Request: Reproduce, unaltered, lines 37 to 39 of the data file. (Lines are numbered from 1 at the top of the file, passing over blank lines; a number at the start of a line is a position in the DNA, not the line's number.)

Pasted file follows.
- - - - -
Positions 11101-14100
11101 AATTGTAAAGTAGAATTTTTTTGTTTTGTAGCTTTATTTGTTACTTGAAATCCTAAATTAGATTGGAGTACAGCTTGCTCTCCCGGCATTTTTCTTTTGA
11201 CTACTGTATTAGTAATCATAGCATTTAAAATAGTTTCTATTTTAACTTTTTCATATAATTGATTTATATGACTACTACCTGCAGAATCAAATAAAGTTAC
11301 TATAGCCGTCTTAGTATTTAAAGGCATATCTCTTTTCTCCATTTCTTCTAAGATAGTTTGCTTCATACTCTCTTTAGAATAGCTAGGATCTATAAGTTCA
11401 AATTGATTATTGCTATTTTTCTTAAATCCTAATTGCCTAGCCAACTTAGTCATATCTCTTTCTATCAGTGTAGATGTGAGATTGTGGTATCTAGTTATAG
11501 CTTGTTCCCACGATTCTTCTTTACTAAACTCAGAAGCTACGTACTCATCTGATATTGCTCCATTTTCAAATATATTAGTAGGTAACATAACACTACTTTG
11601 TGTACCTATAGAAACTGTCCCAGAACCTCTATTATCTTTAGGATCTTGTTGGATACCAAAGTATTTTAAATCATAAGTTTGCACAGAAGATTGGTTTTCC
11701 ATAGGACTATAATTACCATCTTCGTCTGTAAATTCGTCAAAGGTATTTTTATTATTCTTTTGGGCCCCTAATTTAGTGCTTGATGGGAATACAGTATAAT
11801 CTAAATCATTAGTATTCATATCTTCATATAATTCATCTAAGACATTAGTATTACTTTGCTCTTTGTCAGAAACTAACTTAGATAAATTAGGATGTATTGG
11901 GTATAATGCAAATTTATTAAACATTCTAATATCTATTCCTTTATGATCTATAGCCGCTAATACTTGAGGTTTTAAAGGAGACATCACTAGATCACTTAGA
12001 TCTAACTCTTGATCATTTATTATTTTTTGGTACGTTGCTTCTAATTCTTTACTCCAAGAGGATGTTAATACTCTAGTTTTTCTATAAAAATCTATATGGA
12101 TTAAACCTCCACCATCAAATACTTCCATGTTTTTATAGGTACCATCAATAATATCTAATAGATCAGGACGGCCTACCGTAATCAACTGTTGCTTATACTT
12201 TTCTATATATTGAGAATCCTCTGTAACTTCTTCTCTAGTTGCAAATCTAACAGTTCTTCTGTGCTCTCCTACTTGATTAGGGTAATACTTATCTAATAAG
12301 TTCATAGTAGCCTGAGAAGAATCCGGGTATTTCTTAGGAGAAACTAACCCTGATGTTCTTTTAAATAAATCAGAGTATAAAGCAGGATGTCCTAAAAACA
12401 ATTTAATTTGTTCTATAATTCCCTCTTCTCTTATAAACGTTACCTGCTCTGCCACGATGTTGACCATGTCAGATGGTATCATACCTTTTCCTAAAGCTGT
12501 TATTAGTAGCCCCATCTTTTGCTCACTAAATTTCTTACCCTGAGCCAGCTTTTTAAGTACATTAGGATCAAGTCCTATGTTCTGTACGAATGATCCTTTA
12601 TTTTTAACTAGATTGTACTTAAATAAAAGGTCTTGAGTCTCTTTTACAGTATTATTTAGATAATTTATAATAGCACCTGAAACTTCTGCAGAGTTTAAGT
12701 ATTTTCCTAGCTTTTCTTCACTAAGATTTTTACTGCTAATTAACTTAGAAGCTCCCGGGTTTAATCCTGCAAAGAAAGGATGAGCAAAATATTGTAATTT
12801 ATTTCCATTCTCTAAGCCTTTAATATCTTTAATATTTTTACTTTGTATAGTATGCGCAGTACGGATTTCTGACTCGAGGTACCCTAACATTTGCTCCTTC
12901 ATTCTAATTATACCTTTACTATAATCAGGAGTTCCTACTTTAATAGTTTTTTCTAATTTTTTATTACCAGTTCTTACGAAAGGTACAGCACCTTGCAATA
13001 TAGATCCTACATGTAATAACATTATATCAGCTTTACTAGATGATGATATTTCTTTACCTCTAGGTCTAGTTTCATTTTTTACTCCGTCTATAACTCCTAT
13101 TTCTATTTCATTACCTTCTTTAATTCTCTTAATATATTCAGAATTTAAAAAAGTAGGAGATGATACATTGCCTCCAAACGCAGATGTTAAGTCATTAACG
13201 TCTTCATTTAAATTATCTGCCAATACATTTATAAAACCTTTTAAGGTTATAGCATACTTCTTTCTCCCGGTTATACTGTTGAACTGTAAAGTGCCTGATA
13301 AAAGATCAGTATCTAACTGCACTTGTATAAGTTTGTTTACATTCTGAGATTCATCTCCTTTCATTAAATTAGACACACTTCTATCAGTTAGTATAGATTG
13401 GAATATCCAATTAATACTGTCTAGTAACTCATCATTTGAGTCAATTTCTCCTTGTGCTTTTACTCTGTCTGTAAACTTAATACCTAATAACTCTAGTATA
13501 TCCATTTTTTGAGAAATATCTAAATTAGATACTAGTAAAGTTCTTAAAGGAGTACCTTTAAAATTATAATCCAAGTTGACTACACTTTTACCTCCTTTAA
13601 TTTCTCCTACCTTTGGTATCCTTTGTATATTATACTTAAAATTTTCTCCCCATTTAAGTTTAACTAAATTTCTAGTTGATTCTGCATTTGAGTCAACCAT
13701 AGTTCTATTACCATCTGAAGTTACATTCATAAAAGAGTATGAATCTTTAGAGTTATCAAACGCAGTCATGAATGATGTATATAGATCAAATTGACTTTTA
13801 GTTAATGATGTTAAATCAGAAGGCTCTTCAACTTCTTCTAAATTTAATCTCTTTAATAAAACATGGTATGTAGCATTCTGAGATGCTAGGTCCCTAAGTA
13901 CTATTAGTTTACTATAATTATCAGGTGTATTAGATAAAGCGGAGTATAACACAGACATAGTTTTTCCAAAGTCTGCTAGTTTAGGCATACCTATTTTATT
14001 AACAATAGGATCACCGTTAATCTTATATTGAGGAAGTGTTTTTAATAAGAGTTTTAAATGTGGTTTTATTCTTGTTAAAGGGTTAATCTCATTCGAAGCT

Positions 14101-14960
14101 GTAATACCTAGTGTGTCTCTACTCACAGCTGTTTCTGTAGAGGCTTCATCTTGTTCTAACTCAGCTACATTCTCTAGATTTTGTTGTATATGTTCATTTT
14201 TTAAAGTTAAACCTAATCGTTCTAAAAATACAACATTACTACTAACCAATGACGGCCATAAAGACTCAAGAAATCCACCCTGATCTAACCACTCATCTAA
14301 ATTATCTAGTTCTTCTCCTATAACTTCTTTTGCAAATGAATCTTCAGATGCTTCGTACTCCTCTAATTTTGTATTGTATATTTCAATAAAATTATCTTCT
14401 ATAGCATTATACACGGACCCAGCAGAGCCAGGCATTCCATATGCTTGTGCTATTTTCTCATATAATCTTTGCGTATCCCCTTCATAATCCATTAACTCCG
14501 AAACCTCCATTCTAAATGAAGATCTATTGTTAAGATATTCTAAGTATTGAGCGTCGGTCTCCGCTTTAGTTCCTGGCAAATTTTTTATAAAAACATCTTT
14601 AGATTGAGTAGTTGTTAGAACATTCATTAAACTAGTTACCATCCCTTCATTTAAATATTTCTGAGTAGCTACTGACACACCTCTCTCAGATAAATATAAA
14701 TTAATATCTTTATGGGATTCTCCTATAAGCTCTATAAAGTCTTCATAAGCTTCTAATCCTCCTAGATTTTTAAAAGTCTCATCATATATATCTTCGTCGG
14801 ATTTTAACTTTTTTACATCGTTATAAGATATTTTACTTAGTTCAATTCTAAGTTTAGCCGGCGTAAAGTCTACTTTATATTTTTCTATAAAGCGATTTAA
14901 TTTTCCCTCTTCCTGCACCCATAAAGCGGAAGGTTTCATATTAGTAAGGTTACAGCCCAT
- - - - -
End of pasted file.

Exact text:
14501 AAACCTCCATTCTAAATGAAGATCTATTGTTAAGATATTCTAAGTATTGAGCGTCGGTCTCCGCTTTAGTTCCTGGCAAATTTTTTATAAAAACATCTTT
14601 AGATTGAGTAGTTGTTAGAACATTCATTAAACTAGTTACCATCCCTTCATTTAAATATTTCTGAGTAGCTACTGACACACCTCTCTCAGATAAATATAAA
14701 TTAATATCTTTATGGGATTCTCCTATAAGCTCTATAAAGTCTTCATAAGCTTCTAATCCTCCTAGATTTTTAAAAGTCTCATCATATATATCTTCGTCGG